Allergy medications can help you conquer pollen. If over-the-counter varieties don’t work for you, ask your doctor for advice. Allergy shots may be your best option.
If your child has allergies, you should always ask a doctor for help!
- Best if your allergy bothers you only sometimes and for short periods of time
- Come as pills or nasal sprays
- Some available without a prescription
- Can make you drowsy; look for non-drowsy formula
(such as cortisone, etc.)|
- Best for long-term therapy
- Need to take them every day
- Very effective
- Help to clear your stuffy nose
- Come as nasal sprays or pills
- Never use a nasal spray for more than 3 days in a row!
Remember, you are not alone with your allergies. You should call a doctor if:
- None of the over-the-counter medications helped.
- You have severe allergy symptoms.
- A treatment that has helped in the past does not work anymore.
- Your doctor prescribed a treatment, but it does not work for you.
Poison ivy is a common plant. There’s a good chance you’ll encounter it when enjoying a summer day in the great outdoors. And it’s usually an unfortunate encounter, leaving you with a super-itchy rash.
The rash develops 1 to 4 days after the oil (called urushiol) of the plant touches your body. New patches of the rash can appear days after you find the first itchy areas on your skin.
If you think you’ve touched poison ivy:
- Protect yourself with a barrier cream that contains “bentoquatam”
- Wash your skin within 10 minutes to prevent the rash! Or within 1 hour to make it less severe.
- Wash clothing and equipment to get rid of the urushiol on them. Do it carefully, so you don’t get the oil on your skin!
If you find the poison ivy rash on your skin, don’t panic. It usually heals on its own within 2 to 4 weeks. But living with poison ivy rash is not exactly a vacation. It’s itchy! Very itchy! So, what do you do? Here are some tips:
- Beat the itch with an over-the-counter hydrocortisone cream.
- Wear pink! That is, put loads of calamine lotion on the rash.
- Apply cool 15-minute compresses several times a day.
- Soak in a cool baking soda or colloidal oatmeal (not the kind you eat) bath.
- For a good nights sleep, get rid of the itch with an antihistamine.
You should get help from a doctor, if the rash:
- Develops all over your body.
- Shows up in your eyes, mouth, or genitals.
- Oozes puss.
- Gives you a temperature of 100 degrees Fahrenheit or more.
- Doesn’t get better on its own.
Ticks and mosquitos are not only annoying, they can give you Lyme disease or West Nile Virus—not exactly what you wanted from a day of summer fun!
But you can do much to protect yourself and your family:
Staying safe in tick-infested areas is all about making yourself as unattractive as possible—to the ticks that is:
- Put insect repellent on your body and your clothes.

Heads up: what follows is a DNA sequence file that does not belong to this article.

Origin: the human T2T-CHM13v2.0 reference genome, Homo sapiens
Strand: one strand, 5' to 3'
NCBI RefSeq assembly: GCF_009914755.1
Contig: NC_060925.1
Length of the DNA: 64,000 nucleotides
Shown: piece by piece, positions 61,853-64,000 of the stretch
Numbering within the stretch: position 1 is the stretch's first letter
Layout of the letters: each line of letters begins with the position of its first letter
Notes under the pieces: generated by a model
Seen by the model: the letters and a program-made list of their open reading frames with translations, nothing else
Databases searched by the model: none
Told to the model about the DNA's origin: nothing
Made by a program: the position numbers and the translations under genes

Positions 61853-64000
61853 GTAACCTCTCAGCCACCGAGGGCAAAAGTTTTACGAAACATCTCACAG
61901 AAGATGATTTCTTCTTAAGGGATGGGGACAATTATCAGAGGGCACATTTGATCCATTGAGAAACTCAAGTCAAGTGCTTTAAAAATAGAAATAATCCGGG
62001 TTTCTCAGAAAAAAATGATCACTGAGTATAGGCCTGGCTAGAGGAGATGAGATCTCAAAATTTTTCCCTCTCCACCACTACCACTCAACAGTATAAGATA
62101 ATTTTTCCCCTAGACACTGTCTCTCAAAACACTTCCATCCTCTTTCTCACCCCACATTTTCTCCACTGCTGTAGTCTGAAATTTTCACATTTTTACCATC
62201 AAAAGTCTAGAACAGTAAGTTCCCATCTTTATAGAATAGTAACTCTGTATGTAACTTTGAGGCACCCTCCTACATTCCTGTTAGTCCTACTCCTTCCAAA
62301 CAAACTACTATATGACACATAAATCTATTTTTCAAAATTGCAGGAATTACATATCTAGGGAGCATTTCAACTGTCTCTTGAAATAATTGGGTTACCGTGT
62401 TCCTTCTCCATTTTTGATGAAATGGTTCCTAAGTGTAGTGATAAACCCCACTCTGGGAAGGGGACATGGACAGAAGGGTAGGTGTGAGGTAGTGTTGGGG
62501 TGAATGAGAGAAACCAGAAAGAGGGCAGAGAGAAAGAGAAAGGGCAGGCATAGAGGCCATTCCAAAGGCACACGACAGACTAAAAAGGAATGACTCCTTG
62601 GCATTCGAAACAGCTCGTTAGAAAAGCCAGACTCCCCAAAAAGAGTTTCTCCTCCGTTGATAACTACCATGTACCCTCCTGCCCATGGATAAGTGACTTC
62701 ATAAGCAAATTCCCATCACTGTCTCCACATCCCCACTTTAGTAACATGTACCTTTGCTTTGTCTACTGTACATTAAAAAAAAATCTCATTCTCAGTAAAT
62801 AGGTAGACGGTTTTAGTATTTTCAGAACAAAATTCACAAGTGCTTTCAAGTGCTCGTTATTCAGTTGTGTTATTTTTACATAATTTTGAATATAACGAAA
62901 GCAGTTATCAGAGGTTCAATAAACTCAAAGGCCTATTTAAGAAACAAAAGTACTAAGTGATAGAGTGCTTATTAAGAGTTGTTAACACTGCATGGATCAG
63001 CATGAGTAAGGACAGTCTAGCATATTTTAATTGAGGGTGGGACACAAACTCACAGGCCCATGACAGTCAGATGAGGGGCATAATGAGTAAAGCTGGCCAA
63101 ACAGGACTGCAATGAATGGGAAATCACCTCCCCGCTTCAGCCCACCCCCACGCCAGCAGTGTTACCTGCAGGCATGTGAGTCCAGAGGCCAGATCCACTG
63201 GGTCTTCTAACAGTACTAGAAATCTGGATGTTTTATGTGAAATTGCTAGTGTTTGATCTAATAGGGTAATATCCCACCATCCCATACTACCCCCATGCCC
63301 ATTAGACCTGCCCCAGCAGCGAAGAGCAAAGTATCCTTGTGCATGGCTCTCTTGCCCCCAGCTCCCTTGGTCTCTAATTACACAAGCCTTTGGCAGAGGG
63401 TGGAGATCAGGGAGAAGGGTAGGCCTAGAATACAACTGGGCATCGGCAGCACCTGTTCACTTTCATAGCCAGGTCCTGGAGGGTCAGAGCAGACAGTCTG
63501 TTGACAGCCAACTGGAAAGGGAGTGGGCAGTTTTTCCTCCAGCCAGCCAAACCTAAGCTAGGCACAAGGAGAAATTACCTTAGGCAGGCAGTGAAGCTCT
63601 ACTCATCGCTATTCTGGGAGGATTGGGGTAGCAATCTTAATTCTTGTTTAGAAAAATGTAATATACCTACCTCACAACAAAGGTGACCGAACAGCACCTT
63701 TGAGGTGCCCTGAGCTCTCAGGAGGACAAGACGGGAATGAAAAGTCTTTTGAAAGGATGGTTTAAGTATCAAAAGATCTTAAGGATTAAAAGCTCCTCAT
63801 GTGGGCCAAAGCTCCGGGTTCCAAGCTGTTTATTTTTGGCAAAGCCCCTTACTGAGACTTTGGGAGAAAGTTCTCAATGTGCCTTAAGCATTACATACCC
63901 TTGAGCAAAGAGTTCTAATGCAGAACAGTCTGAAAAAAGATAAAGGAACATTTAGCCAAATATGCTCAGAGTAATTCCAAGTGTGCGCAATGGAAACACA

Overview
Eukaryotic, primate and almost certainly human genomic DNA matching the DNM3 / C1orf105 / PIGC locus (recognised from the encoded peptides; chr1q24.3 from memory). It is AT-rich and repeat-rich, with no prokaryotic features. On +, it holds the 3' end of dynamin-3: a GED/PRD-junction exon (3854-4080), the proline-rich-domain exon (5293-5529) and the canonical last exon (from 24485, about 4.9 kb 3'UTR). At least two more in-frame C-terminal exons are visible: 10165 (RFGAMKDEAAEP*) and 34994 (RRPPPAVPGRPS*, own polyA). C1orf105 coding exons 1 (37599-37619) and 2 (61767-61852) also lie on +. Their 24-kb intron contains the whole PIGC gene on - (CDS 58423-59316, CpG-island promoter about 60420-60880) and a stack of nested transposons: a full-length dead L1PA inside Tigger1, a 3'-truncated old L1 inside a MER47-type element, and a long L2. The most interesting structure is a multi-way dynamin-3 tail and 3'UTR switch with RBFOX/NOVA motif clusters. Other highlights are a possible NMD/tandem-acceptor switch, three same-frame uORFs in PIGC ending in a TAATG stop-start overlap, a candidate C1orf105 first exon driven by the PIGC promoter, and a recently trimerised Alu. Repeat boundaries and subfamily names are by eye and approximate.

- Stay in the middle of cleared paths—especially in humid places near or in woods or grassy areas.
- Wear light-colored, long pants and sleeves—and tuck your pants into your socks.
- Conduct a body check after coming home—pay special attention to warm, sweaty body parts.
- Remove any ticks as soon as you notice them.
Mosquitos are most active at dawn and dusk. When you are in an area with big swarms of the little pests, consider staying indoors at those times of day. But there are some less drastic measures you can use to take yourself off the mosquito menu plan:
- Apply insect repellent.
- Change into long sleeves and pants when you notice the first mosquito.
- If you get mosquito bites, apply more bug repellent!
To have effective and safe protection, it’s best to choose a bug repellent that has been checked out and approved by the Centers of Disease Control and Prevention (better known as the CDC).
CDC-Approved Bug Repellents|
Approved for Skin or Clothes|
- PMD (Oil of Lemon Eucalyptus)
|Approved for Clothes|
Maybe you rarely read instructions, but with bug repellents, it’s important to read and follow the information that comes with the product!
In addition, make these safety strategies part of your bug-fighting routine:
- Never use bug repellents under clothing—only on exposed skin or clothes.
- Keep repellent away from your nose, mouth and eyes. And be careful with it around your ears.
- Start with a thin film of repellent. If this doesn’t keep the bugs away, use more.
- Most repellents should be washed off your skin and clothing every day.
- Don’t allow children to handle bug repellent, and don’t apply it to their hands.
(Oil of lemon eucalyptus should not be used on kids under 3 years old.)
Remember, with a little bit of pre-planning, your summer outings will be fun and memorable for all the right reasons!
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Centers for Disease Control and Prevention (CDC). Choose Your Cover. Accessed June 20, 2010.
Centers for Disease Control and Prevention (CDC). Got Water? Keep It Available and Keep It Clean! Accessed June 20, 2010.
Centers for Disease Control and Prevention (CDC). Play It Safe in the Sun. A Guide for Parents. Accessed June 20, 2010.
Centers of Disease Control and Prevention (CDC). Stop Ticks. Accessed June 20, 2010.
Centers of Disease Control and Prevention (CDC). Updated Information Regarding Mosquito Repellents, May 8, 2008. Accessed June 20, 2010.
Centers of Disease Control and Prevention (CDC). West Nile Virus: What You Need to Know. Accessed June 20, 2010.
Mayo Clinic Staff. Poison Ivy Rash. Accessed June 20, 2010.
MedlinePlus. Allergic Rhinitis Accessed June 20, 2010.